JUBA: Peace talks between the transitional government of Sudan and a rebel group in the south of the country have stumbled over the delegation of powers from Khartoum, the group said on Friday.
Talks in Juba, South Sudan, between the government and the Popular Movement for the Liberation of Sudan-North (SPLM-North) were adjourned in mid-June due to disagreements that were not specified at the time.
SPLM-North chief negotiator Amar Amon said that while many topics related to the economy, security and politics were resolved, crucial issues like the delegation of powers between the central government and the regions were not.
“Resolving these issues is part of addressing the root causes of the Sudanese problems,” Amon said in an interview.
The SPLM-North, established in the states of Kordofan-South and Blue Nile, is pushing for a decentralized political system.
The powers wielded by the central government in Khartoum are the cause of the conflicts that have afflicted the country for more than 60 years, Amon said.
These conflicts included the war of independence with South Sudan and the recurrent violent episodes in the regions of South Kordofan, Blue Nile and Darfur.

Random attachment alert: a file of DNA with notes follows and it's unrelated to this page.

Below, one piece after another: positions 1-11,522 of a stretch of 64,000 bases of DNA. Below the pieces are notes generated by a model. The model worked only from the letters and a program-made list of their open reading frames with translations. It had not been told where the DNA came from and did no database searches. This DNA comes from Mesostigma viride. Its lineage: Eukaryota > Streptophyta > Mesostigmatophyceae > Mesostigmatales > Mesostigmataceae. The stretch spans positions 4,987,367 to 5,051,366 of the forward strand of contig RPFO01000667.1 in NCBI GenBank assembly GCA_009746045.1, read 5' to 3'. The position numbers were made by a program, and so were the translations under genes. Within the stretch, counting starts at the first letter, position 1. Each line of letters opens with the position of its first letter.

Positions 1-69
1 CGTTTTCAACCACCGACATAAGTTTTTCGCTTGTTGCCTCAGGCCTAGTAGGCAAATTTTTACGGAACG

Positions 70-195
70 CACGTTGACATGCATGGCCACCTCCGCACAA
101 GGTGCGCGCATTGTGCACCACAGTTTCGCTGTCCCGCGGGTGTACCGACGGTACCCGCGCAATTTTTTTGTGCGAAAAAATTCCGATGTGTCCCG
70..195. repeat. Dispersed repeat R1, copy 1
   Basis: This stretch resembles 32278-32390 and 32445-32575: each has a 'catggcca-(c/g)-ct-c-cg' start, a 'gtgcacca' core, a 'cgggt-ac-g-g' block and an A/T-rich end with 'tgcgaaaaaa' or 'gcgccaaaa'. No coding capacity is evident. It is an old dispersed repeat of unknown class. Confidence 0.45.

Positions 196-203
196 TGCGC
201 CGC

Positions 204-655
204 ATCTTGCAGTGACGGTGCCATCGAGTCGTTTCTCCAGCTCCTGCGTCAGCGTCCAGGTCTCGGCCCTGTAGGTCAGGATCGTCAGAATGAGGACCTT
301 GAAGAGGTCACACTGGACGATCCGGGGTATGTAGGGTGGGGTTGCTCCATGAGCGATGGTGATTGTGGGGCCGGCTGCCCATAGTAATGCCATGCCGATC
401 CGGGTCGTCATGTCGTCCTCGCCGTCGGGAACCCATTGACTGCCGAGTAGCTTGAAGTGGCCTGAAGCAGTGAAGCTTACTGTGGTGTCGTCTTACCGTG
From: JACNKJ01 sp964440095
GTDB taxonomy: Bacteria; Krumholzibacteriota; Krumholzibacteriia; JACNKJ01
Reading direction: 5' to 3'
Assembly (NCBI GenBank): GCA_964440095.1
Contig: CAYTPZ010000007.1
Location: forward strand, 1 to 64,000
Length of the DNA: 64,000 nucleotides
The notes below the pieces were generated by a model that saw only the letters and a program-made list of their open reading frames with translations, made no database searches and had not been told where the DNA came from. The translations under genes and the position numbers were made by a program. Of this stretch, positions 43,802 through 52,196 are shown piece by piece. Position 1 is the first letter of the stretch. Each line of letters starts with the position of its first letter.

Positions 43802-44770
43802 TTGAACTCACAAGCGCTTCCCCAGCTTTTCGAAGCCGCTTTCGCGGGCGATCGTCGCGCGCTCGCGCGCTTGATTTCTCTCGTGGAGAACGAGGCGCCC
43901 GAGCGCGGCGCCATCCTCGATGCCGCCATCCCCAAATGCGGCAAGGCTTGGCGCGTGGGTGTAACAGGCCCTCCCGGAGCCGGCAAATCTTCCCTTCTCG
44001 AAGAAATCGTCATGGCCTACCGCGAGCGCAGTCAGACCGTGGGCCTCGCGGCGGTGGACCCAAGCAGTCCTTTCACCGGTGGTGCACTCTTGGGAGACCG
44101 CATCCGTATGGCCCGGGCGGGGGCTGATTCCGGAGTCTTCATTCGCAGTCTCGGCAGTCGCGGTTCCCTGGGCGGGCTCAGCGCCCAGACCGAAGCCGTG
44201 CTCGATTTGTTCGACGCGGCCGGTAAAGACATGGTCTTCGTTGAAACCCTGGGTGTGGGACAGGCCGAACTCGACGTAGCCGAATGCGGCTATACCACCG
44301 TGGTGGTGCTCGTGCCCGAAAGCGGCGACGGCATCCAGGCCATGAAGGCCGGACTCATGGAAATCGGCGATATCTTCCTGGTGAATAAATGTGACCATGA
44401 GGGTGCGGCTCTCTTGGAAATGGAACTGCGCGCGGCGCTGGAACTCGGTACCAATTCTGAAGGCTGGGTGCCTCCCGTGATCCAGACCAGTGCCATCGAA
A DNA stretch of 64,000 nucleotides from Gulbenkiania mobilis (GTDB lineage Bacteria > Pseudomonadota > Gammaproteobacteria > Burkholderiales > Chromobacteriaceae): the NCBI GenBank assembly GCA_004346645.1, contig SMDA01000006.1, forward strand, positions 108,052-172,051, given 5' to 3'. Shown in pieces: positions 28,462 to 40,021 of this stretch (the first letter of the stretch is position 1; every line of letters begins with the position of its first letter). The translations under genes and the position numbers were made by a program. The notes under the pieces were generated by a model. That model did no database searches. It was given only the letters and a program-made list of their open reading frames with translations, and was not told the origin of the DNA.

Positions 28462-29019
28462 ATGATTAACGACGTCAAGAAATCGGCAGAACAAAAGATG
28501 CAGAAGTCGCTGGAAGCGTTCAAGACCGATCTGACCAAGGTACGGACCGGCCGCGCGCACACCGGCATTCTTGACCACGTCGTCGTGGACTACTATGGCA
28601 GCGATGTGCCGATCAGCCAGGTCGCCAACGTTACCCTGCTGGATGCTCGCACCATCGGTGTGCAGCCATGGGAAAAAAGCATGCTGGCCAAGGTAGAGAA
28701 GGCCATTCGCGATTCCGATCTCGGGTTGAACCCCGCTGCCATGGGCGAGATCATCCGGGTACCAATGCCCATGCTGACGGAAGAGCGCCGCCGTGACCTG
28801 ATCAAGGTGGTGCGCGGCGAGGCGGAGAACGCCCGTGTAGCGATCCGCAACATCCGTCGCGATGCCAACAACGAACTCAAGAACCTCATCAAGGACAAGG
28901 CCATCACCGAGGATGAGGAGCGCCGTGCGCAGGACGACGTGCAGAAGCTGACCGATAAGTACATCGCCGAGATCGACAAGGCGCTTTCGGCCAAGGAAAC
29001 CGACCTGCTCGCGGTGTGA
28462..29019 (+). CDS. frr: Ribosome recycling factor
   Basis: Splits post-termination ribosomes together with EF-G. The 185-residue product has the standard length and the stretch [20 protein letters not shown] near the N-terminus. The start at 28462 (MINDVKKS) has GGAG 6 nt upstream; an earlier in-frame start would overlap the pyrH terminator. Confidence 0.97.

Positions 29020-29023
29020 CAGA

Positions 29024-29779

Another crucial issue that had not been resolved was of the integration of the country’s armed groups into the Sudanese army, he said.
“We agreed that major national issues should be subjected to popular referendum in future,” he said.
The interim civilian-military Sudanese government was set up after the popular revolt that led to the dismissal in April 2019 of former president Omar Bashir, and has made peace with the rebels its priority.
In October 2020, it signed a historic agreement with several rebel groups.
The SPLM-North has signed a separate ceasefire, allowing its fighters to keep their weapons “to ensure their own protection” until the constitution is amended to guarantee a secular state.
No date has yet been given for the resumption of talks.